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How To: Create a custom encryptor
When working with a legacy database where a non-supported password encryption method is used, you can write your own custom encryptor.
Devise version 2.1 and up
You have to add the devise-encryptable in addition to the devise gem.
# Gemfile gem 'devise-encryptable'
Implement your own encryptor.
# config/initializers/md5.rb require 'digest/md5' module Devise module Encryptable module Encryptors class Md5 < Base def self.digest(password, stretches, salt, pepper) str = [password, salt].flatten.compact.join Digest::MD5.hexdigest(str) end end end end end
Devise versions prior to 2.1
Implement your own encryptor.
# lib/devise/encryptors/md5.rb require 'digest/md5' module Devise module Encryptors class Md5 < Base def self.digest(password, stretches, salt, pepper) str = [password, salt].flatten.compact.join Digest::MD5.hexdigest(str) end end end end
You can then set this as your encryptor in
config.encryptor = :md5
Don’t forget to enable the
:encryptable in your User model.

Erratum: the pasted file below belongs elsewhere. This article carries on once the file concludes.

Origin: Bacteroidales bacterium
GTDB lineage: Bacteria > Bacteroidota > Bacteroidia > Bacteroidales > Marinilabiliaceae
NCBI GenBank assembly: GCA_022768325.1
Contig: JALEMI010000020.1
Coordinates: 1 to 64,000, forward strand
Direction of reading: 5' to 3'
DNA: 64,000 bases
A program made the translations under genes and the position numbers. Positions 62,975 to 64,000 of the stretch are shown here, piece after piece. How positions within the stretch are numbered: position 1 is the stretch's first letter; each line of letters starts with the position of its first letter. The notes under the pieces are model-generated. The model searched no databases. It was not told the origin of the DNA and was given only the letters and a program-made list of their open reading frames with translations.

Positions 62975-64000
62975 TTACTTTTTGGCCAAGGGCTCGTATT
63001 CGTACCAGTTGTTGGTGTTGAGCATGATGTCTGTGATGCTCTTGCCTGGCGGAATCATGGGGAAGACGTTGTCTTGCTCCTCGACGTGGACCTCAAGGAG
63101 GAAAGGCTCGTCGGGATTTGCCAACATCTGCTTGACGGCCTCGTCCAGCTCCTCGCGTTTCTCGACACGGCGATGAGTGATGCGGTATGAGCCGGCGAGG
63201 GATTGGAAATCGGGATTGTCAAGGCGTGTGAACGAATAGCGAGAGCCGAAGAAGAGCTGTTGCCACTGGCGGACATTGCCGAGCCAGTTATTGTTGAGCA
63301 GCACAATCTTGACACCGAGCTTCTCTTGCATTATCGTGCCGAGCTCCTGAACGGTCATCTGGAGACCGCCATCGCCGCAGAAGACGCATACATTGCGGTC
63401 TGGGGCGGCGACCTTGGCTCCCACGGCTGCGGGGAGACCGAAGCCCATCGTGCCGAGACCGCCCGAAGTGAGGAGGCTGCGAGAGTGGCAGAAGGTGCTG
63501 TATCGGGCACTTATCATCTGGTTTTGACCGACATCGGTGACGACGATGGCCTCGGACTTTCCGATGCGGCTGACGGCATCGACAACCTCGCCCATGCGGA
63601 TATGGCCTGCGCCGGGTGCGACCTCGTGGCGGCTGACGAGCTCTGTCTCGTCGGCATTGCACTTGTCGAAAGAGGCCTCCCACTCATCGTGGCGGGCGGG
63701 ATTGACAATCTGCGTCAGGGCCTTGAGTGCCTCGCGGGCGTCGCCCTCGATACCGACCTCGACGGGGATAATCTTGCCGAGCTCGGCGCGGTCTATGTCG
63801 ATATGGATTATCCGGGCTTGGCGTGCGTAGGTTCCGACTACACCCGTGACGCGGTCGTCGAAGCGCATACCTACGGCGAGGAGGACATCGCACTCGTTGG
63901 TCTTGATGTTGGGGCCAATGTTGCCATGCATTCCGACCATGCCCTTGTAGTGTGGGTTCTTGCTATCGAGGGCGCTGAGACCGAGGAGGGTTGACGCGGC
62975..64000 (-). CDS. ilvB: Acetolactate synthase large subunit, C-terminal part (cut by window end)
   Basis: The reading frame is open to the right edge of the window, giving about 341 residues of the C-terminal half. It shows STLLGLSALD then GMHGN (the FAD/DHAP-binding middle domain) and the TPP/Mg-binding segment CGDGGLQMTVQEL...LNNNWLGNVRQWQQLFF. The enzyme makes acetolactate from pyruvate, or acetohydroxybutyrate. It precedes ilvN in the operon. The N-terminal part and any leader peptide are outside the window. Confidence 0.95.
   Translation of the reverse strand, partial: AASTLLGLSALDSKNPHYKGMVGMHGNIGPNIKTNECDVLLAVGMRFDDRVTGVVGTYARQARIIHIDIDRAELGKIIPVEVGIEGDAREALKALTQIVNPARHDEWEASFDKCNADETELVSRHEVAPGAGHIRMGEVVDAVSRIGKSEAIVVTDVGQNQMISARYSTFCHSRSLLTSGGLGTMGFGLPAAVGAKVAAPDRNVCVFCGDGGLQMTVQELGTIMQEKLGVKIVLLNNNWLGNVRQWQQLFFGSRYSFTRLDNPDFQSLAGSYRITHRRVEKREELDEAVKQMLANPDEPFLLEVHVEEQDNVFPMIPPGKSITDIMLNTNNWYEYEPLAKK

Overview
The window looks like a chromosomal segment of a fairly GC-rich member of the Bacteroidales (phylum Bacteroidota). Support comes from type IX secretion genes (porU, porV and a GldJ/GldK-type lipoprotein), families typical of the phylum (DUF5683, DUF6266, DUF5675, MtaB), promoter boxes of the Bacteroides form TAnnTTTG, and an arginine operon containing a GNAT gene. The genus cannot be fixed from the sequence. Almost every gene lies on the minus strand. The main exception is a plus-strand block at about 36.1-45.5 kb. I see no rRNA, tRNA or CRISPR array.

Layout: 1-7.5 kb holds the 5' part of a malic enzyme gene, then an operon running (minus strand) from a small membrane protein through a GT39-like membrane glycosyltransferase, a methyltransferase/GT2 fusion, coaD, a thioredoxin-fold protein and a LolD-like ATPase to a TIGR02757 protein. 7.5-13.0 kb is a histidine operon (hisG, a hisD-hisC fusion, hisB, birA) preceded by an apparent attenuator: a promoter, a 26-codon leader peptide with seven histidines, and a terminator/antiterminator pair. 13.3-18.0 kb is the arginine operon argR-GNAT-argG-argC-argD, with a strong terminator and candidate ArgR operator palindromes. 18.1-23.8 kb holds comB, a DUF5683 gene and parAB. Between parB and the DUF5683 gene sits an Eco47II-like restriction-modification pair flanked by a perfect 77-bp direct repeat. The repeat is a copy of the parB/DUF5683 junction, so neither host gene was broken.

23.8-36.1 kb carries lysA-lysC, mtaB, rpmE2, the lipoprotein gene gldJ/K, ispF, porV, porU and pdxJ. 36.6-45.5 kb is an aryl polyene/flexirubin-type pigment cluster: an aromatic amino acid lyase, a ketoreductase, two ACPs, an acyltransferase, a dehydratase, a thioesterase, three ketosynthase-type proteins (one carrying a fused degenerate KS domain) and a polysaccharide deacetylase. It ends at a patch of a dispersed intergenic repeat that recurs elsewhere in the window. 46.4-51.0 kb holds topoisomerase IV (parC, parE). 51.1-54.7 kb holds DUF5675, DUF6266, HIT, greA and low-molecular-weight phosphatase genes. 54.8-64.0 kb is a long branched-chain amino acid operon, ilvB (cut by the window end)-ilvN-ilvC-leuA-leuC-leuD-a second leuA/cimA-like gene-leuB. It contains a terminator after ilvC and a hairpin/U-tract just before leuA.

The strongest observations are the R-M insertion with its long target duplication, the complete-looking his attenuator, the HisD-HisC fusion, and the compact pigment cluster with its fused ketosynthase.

Also, you should make sure that the new file is loaded, for instance by adding this to your users' class:
require Rails.root.join('lib', 'devise', 'encryptors', 'md5')
Additionally, I had to add the following to my user model in order to be able to log in. Supposedly there is a more elegant way, but I did not get
devise_for … :encryptor => :md5 to work, nor
devise :encryptor => :md5. Maybe this is because I do not have a password salt.
Try adding :encryptable to your devise statement as well.
devise :encryptable, :encryptor => :md5.
# app/models/user.rb # debt: we should not need to do this, but seems like setting :encryptor => :md5 on the devise or devise_for # does not do anything. Maybe because we don't use a salt. So this works for now. def valid_password?(password) return false if encrypted_password.blank? Devise.secure_compare(Devise::Encryptable::Encryptors::Md5.digest(password, nil, nil, nil), self.encrypted_password) end
And how I tested it.
# spec/models/user_spec.rb describe "devise valid_password?" do it "should use our hashing mechanism, not the default bcrypt" do Factory(:member).valid_password?('blahblah').should be_true end end
Workaround for empty salt
Encryptable expects a
password_salt attribute in the model, else it won't even call the custom encryptor or even cause exceptions:
# app/models/user.rb def password_salt 'no salt' end def password_salt=(new_salt) end
This advice of 'working around' the absence of a salt is not sound. Not only is MD5 no longer safe http://www.kb.cert.org/vuls/id/836068 (SHA2 > 256 key length is recommended see http://en.wikipedia.org/wiki/SHA-2) but even then hashes without a salt are open to rainbow table (brute force) attacks. Don't become another LinkedIn, use a strong hashing function with a salt.